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Thread: Macro with DSLRs

  1. #1

    Default Macro with DSLRs

    I used to take macro shots of insects with a prosumer camera, attached with some closeup filters & flash. It wasn't easy. I have to move, tilt & adjust ever so often to get the correct composition & sharpness. But luckily the LCD screen helped me a lot. And the results are satisfying!

    Now I'm using a DSLR, D70 to be exact. I haven't got any macro lens yet, but I will eventually. But this thought suddenly came to my mind.

    We can't take shots from the LCD screen for DSLRs (least not at the current moment). So wouldn't it be so much more tougher to take shots of insects? I imagine I have to bend or tilt myslef all the way to be able to view from the viewfinder.

    It seems pretty tough... If that's the only way to do it (it probably is), I really have reconsider getting a macro lens. Any experienced members can advice?

  2. #2
    Senior Member
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    Get a right angle attachment to your viewfinder in D70. LCD/EVF are low quality compared to real time Optical Viewfinder on an SLR/DSLR.

  3. #3

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    Quote Originally Posted by theITguy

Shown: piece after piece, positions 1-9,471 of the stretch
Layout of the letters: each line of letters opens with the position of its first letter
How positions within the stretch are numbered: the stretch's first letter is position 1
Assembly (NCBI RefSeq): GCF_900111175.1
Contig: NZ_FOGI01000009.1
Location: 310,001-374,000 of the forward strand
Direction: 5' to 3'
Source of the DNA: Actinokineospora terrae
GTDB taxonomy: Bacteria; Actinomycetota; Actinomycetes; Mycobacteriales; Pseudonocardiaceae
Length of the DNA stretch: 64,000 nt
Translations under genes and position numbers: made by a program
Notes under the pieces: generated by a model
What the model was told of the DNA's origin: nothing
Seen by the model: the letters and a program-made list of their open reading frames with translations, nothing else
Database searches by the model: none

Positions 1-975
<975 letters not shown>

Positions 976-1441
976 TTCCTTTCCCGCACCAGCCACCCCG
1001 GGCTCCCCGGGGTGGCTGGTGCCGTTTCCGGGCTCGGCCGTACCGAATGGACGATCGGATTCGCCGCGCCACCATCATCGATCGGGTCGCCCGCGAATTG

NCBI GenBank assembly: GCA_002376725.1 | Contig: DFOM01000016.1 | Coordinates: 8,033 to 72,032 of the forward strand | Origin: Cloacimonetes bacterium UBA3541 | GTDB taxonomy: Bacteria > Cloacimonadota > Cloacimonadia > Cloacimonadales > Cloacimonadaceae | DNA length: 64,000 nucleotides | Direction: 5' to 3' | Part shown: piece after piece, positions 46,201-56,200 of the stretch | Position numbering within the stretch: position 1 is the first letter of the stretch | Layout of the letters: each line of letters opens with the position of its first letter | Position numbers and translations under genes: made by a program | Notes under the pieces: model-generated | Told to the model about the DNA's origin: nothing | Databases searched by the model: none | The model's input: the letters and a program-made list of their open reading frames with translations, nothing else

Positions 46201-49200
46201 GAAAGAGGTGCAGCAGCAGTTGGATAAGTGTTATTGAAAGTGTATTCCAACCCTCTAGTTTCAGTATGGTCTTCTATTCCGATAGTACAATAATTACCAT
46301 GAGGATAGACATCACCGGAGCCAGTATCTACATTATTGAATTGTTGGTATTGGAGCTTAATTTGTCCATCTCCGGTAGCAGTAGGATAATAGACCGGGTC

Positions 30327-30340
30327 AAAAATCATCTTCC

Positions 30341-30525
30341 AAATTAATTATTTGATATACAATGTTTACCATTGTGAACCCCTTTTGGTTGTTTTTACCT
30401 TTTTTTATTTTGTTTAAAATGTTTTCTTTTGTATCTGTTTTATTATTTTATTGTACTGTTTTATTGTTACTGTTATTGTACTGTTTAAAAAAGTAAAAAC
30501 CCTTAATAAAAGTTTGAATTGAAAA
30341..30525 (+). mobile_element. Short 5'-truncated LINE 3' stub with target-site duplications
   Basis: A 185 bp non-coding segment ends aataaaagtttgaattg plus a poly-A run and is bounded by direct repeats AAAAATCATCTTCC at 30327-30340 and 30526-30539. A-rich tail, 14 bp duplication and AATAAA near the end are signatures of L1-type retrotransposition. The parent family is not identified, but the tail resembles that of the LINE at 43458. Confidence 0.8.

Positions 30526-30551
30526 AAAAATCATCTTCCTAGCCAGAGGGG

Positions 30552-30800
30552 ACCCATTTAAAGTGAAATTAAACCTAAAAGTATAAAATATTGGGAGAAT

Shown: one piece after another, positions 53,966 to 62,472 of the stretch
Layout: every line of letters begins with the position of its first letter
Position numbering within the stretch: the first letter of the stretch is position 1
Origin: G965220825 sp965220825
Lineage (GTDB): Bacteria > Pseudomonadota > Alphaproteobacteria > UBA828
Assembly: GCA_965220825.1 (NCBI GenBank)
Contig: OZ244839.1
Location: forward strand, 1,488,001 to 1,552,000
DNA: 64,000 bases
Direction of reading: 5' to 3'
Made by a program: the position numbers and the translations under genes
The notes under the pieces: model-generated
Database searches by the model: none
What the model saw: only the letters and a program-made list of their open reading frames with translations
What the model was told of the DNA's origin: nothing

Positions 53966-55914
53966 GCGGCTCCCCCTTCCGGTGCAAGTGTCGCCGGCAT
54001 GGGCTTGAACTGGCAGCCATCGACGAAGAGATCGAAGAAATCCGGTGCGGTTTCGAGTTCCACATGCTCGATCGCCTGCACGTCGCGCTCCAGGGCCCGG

Get a right angle attachment to your viewfinder in D70. LCD/EVF are low quality compared to real time Optical Viewfinder on an SLR/DSLR.
    Is that what DSLR users usually do to take insect macros?

  4. #4
    Member Papilio's Avatar
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    Quote Originally Posted by Gr|ever
    Is that what DSLR users usually do to take insect macros?
    Not usually. I bought the Nikon right angled finder, and it doesn't come cheap - about $300+. Like you, I enjoyed the twist n turn design of the Coolpix 995, and reckoned that unless I can twist my neck like the Coolpix can, using a DSLR for macro subject close to the ground would be quite challenging.

    I find the angled finder inconvenient if the macro subject that you're after is something that doesn't stay still for you. In many cases, it's proning on the ground or doing a leopard crawl to get to the level of the subjects.

    The right angled finder also gets in the way of the flash, if you're not using an off-camera flash bracket. All in all, the right angled finder tends to remain in my dehumidifier cabinet than out in the field with me.

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